Many people consume large amounts of highly caffeinated soda for a boost of energy, but an ingredient in the beverages, known as brominated vegetable oil (BVO), may cause a variety of unpleasant side effects.
Brominated vegetable oil is patented by chemical companies for use as a flame retardant, and the substance has been banned throughout Europe and Japan. BVO, however, has been added to sodas in North America for decades, and is found in 10 percent of sodas in the U.S., including Mountain Dew. Patients who binge on the sugary drinks have reportedly experienced skin lesions, memory loss, and nerve disorders, which indicate overexposure to bromine. The results of some studies show BVO may build up in human tissues, and large doses have been found to cause reproductive and behavioral problems in mice, according to Scientific American.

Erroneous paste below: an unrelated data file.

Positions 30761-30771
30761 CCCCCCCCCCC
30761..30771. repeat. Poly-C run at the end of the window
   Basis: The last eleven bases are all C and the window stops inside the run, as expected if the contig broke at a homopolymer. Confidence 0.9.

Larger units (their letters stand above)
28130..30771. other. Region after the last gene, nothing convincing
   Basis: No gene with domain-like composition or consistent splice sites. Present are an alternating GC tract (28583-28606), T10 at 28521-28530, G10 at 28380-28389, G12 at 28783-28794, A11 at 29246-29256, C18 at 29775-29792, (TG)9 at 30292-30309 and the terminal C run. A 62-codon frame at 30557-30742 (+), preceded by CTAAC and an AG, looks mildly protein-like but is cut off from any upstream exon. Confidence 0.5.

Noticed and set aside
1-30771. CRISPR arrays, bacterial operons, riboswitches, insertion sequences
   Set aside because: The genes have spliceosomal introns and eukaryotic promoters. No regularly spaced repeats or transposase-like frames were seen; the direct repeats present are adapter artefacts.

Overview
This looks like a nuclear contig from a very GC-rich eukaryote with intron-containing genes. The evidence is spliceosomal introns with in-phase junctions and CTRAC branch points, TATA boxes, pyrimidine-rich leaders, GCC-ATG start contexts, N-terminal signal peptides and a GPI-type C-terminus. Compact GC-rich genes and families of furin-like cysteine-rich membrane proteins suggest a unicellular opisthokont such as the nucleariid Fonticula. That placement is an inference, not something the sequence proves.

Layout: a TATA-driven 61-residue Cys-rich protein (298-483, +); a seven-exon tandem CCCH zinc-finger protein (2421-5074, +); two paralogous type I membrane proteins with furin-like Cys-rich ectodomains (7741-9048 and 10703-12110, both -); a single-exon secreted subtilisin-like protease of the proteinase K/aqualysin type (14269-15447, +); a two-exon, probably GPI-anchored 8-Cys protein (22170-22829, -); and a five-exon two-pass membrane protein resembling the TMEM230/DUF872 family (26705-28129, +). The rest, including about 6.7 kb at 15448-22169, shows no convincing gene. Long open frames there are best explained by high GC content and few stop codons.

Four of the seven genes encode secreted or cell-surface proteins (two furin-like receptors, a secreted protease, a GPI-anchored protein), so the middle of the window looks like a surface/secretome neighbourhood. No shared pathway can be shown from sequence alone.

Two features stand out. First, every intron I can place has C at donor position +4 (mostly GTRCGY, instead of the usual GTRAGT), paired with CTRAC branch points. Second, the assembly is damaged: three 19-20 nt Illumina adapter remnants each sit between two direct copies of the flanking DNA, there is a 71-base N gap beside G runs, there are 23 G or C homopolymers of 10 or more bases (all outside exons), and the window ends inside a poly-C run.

Beverage makers say BVO is safe and approved by the U.S. Food and Drug Administration (FDA), but Charles Vorhees, a toxicologist at Cincinnati Children’s Hospital Medical Center, disagrees. “Compounds like these that are in widespread use probably should be reexamined periodically with newer technologies to ensure that there aren’t effects that would have been missed by prior methods,” he told Scientific American. “I think BVO is the kind of compound that probably warrants some reexamination.”